ATLANTA (Reuters) - A national coalition led by the Reverend Jesse Jackson Sr. is seeking to have Georgia’s “Stand Your Ground” statute ruled unconstitutional, arguing in a federal lawsuit filed late Monday that the law discriminates against minorities.
The 2006 law, which allows citizens to use deadly force in self-defense if they feel threatened, harms black people because they are often perceived by society as more dangerous than other racial groups, Jackson’s Rainbow PUSH Coalition said in the suit filed in Atlanta.
“All Georgians, and particularly those of color, will be compelled to at all times prove that they are not taking part in any action which may lead an individual to form a ‘reasonable belief’ that they are posing a threat to them,” the suit said.
Robert Patillo, lead attorney for the plaintiffs, said he believed the coalition’s legal challenge was the only pending federal lawsuit in the country against a state “Stand Your Ground” law.
The laws came under new scrutiny after the 2012 death of Florida teenager, Trayvon Martin. Police in the central Florida town of Sanford initially declined to arrest shooter George Zimmerman, citing that state’s Stand Your Ground law and evidence that the unarmed Martin was getting the better of Zimmerman in a struggle when Zimmerman drew his gun and fired.
Martin was black, and Zimmerman is white and Hispanic. Zimmerman was later charged in the shooting death of the unarmed Martin but was acquitted by a jury of second-degree murder.
Though the Atlanta suit references Martin’s case, the Rainbow PUSH Coalition began preparing its challenge before his death, Patillo said.
“We’re hoping this will catch on and that there will be similar suits in the other 20-plus states” with Stand Your Ground laws, he said.
The suit cites the 2012 death of an African-American man named Chris Johnson, who was unarmed when he was shot to death by a white man in a bar fight in Newnan, Georgia. The alleged shooter was acquitted under Georgia’s Stand Your Ground law, the suit said.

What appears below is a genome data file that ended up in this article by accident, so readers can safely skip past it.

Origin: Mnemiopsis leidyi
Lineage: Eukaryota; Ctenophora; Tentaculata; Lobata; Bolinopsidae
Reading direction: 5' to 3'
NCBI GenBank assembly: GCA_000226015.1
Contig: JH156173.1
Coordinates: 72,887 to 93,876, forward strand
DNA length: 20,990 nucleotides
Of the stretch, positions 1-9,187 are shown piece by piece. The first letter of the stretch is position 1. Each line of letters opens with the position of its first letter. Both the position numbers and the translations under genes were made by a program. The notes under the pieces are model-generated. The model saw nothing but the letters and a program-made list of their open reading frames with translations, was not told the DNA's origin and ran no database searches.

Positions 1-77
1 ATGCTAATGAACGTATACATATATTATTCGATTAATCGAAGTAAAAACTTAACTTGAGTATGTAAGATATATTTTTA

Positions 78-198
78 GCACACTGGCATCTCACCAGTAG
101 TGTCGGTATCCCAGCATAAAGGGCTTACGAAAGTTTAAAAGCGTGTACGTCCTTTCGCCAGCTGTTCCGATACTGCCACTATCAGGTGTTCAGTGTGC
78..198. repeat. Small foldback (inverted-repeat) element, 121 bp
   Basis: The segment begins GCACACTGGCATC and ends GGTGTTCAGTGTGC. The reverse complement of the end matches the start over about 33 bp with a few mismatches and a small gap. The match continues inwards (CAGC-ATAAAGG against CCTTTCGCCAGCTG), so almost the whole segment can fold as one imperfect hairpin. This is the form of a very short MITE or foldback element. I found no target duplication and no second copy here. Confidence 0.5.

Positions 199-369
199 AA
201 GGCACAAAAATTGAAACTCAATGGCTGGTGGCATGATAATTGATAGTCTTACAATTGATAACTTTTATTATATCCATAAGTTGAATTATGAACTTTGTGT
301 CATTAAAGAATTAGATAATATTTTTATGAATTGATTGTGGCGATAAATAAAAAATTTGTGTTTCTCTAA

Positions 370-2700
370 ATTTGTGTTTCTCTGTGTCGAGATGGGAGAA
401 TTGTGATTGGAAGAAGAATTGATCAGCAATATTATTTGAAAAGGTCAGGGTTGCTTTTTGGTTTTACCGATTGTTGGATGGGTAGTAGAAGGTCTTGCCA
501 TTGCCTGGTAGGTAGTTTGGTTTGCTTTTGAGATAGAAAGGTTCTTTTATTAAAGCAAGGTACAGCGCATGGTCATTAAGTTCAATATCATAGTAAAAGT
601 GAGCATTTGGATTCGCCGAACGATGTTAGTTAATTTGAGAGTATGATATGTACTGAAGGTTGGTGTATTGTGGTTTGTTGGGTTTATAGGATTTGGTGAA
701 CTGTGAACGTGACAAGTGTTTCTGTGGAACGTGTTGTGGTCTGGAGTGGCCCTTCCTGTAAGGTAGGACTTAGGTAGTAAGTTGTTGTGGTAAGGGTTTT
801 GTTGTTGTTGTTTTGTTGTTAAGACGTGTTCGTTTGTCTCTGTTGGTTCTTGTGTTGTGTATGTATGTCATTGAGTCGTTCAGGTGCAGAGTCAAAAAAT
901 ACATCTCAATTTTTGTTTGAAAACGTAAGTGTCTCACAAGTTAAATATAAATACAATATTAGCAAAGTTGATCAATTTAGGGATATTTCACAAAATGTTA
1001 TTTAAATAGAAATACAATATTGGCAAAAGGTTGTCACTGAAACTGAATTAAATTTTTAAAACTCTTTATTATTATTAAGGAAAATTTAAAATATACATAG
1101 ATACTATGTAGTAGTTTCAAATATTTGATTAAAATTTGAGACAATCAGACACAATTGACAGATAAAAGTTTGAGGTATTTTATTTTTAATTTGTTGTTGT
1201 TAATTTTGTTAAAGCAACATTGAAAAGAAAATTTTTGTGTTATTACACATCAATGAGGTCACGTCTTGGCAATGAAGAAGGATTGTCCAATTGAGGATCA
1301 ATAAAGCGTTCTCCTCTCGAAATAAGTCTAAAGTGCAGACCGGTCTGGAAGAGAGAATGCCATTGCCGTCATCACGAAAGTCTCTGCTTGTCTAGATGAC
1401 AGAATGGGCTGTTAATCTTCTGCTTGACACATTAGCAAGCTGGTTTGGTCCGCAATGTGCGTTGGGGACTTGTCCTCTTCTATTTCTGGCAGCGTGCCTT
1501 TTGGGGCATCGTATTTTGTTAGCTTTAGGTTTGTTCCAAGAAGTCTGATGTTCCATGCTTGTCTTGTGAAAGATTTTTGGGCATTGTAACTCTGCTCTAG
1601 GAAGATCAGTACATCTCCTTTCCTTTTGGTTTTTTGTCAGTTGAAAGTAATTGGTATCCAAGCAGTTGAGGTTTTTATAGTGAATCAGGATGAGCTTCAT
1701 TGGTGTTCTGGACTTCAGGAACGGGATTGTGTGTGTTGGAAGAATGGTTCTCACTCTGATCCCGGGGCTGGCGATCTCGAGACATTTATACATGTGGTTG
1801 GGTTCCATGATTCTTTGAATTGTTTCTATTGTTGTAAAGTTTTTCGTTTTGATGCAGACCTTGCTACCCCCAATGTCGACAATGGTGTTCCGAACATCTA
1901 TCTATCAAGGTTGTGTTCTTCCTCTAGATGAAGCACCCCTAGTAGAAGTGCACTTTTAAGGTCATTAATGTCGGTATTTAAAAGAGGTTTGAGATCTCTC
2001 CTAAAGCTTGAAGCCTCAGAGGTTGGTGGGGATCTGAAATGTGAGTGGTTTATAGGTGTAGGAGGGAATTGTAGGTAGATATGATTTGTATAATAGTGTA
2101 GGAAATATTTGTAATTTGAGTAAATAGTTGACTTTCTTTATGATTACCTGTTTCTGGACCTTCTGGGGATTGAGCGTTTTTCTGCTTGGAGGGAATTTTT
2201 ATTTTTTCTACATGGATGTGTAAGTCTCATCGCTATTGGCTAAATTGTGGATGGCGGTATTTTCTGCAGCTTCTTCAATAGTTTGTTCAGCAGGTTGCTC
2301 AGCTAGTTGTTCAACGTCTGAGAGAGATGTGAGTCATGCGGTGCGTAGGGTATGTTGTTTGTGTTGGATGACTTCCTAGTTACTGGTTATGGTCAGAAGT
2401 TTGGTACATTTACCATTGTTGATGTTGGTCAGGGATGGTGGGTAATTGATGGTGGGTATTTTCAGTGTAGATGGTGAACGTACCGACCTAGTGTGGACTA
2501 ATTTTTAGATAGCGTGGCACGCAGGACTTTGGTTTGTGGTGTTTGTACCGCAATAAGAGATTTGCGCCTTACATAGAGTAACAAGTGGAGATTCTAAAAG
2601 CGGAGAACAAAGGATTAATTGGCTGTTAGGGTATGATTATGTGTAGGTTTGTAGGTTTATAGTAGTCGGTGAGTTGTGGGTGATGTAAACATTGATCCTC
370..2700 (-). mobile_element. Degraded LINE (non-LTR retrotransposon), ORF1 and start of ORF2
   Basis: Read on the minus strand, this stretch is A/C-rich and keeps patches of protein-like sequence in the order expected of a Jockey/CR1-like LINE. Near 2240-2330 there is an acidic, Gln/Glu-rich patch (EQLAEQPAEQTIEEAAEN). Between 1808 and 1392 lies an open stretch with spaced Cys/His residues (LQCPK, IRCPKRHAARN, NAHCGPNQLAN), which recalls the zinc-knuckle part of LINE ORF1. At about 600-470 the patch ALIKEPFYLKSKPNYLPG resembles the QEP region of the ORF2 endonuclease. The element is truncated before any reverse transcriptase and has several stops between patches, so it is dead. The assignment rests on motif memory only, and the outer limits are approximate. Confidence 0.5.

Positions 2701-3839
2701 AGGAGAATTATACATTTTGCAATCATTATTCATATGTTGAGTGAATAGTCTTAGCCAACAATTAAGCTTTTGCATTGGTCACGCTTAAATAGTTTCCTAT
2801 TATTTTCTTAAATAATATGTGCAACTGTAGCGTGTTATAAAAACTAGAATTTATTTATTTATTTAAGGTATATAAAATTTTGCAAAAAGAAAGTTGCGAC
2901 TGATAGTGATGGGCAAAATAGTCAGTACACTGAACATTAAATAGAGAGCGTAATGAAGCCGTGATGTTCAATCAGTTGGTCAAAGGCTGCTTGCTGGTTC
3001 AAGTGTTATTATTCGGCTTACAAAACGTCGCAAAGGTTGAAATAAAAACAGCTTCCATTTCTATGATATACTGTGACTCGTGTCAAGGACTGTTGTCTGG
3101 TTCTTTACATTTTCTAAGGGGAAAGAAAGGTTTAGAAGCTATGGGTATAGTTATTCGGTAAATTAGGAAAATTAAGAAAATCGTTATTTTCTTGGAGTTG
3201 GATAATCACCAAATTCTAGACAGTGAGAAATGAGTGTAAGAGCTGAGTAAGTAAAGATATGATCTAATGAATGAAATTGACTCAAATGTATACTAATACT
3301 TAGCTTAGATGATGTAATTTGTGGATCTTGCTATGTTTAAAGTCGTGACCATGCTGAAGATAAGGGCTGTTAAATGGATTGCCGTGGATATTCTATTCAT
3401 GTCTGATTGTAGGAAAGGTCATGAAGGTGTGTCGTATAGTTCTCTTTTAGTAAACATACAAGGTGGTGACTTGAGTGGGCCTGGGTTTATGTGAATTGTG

The lawsuit seeks a temporary court order barring enforcement of the law while the case is pending.
Georgia Attorney General Sam Olens declined to comment on Tuesday, and a spokesman for Governor Nathan Deal said the governor “sees no need to revisit this legislatively and has no say over the court case.”
The Georgia law protects all people who are victims of attacks and should not be changed, said John Monroe, an Atlanta attorney and vice president of a gun rights group, GeorgiaCarry.Org. The right of self defense goes back hundreds of years to English common law and exists regardless of the 2006 Georgia statute, he said.
“If they got exactly what they’re asking for, for the 2006 law to be declared unconstitutional, not a thing would change,” he said.
Last month, Trayvon Martin’s mother urged a U.S. Senate panel to help rescind Stand Your Ground laws in more than 20 states that have passed them, starting with Florida in 2005. The laws remove requirements to retreat from danger.
“The person that shot and killed my son is walking the streets today,” Martin’s mother Sybrina Fulton told the Senate Judiciary Committee.
Editing by Colleen Jenkins and Bernadette Baum